I hoped beyond hope that the leeward side of the bridge was not going to be as bad. My feet made a slapping sound as they hit the ground through the little underpass and I gritted my teeth to climb back up onto that bridge for my return trip. There was still a breeze but nothing like on the windward side. Soon I was actually able to start thinking again and remembered checking my watch at 8 mile that was about 1/3 of the way back across the Harvey Bridge.

My watch read 1:20:?? at the 8th mile. I was on my regular old 10MM pace and that made me pout but only for a short moment. I realized I had averaged that pace even with the head wind so it was possible, if I had it in me, to make use of the tailwind. “Why wait?” I thought. If I could start on the leeward side of the bridge I might still keep it under 1:40:00. I was tired but one of the many quotes that I had read the night before came back to me, “Pain is temporary; your race time on the Internet is for all eternity.” I slowly started to kick it up a notch.

It still wasn’t easy on that bridge and I can’t remember if I had to take my hat off on that side or not but when I finally settled onto the Upper River Walk my hat was back on and I was slowly putting the hammer down as best as I could. When I hit mile 9 I checked my watch but couldn’t figure out if it was a better pace or if I was just maintaining. I was encouraged that my play list seemed to be off and that the songs that normally inspire me to get to the 9 mile mark seemed to be a little delayed.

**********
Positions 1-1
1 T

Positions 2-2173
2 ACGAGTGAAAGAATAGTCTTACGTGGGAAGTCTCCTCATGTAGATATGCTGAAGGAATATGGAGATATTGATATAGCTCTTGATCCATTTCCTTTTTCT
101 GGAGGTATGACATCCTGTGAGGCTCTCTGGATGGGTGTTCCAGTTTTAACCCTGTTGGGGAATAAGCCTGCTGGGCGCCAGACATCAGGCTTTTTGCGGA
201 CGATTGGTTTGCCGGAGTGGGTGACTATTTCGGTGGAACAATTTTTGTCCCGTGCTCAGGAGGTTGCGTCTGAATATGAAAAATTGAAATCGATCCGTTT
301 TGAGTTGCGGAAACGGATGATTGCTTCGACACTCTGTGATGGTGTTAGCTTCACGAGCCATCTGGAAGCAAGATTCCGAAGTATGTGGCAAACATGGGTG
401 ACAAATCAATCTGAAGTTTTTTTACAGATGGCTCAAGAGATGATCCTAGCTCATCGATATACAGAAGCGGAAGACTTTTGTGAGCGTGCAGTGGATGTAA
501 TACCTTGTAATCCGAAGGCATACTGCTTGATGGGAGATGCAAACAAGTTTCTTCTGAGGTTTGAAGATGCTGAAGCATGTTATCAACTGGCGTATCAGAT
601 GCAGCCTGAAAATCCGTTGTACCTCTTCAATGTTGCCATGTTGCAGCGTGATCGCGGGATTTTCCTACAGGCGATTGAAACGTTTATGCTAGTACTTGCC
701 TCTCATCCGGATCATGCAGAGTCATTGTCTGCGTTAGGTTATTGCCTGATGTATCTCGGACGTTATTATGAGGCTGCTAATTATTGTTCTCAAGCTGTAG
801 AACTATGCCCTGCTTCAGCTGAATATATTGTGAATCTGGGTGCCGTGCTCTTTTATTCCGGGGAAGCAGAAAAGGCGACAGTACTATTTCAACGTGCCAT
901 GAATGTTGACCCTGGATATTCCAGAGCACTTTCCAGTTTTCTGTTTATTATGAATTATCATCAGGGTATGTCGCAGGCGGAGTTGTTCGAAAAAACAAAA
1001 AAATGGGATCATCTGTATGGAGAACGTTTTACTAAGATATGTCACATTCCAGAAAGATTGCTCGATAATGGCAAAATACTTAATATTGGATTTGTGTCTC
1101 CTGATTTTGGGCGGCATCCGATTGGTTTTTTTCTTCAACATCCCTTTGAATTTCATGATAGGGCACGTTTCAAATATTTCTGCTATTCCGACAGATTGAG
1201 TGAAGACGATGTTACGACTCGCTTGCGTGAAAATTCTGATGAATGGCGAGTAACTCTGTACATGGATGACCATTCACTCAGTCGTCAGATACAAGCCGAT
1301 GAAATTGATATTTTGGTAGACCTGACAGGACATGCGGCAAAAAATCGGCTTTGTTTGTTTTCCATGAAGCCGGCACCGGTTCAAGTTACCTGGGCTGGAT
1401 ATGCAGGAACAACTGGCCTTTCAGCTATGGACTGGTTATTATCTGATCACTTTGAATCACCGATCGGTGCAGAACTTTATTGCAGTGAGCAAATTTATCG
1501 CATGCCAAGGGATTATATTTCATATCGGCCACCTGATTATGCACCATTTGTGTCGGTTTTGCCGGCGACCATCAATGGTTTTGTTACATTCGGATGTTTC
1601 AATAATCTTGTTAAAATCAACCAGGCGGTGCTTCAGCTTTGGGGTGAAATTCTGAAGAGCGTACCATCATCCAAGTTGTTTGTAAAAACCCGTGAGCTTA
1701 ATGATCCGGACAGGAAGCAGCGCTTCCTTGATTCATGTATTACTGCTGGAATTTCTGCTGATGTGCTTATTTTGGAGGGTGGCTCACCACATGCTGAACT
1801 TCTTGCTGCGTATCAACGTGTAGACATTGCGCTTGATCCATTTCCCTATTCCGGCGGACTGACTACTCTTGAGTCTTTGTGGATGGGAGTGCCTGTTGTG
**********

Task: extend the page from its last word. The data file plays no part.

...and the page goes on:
I kept trying to reel in this runner ahead of me who was in that bright yellow visibility color. He was still ahead of me as we approached the Walnut Street Bridge as I glanced over to City Island and could see that I had been mistaken about the final approach to the finish line, They had added about .1 – .2 mile loop before we turned for home. That made me a little sour but I tried to turn the anger into some energy as I started across the breezy pedestrian bridge.

I was able to run on the sidewalk for the return on that bridge and kept trying to catch that guy in yellow. I had to take my hat off yet again and upon exiting the bridge turned to fight the wind straight on for about 200 meters. “Rubber panties” were second nature to me as I hit the next left as sharp as I could to turn up a hill for and head for the finish line. “That’s it, finish strong!” said the volunteer on that turn as I growled out loud and pushed my way up the hill.

I never quite caught the yellow guy but he kept me going. I knew where the finish line was and searched for the timer as I pushed as hard as I could without letting my legs get out of control under me. I saw it turn to 1:39:00 and just started yelling “Yes! YES!” because I knew even the race clock time was going to bring me in under 1:40. When you start farther back in the pack and the race isn’t chip timed, your race clock time can be off up to a few minutes. My watch time (I start it exactly at the start and finish lines) read 1:38:59. I was so pleased I had left the pacelette behind because I felt great about this new PR instead of feeling like I had failed a piece of paper.

Here I am crossing the line, I am after that guy in yellow. I just love the song that is playing as we cross the line since it represents my efforts.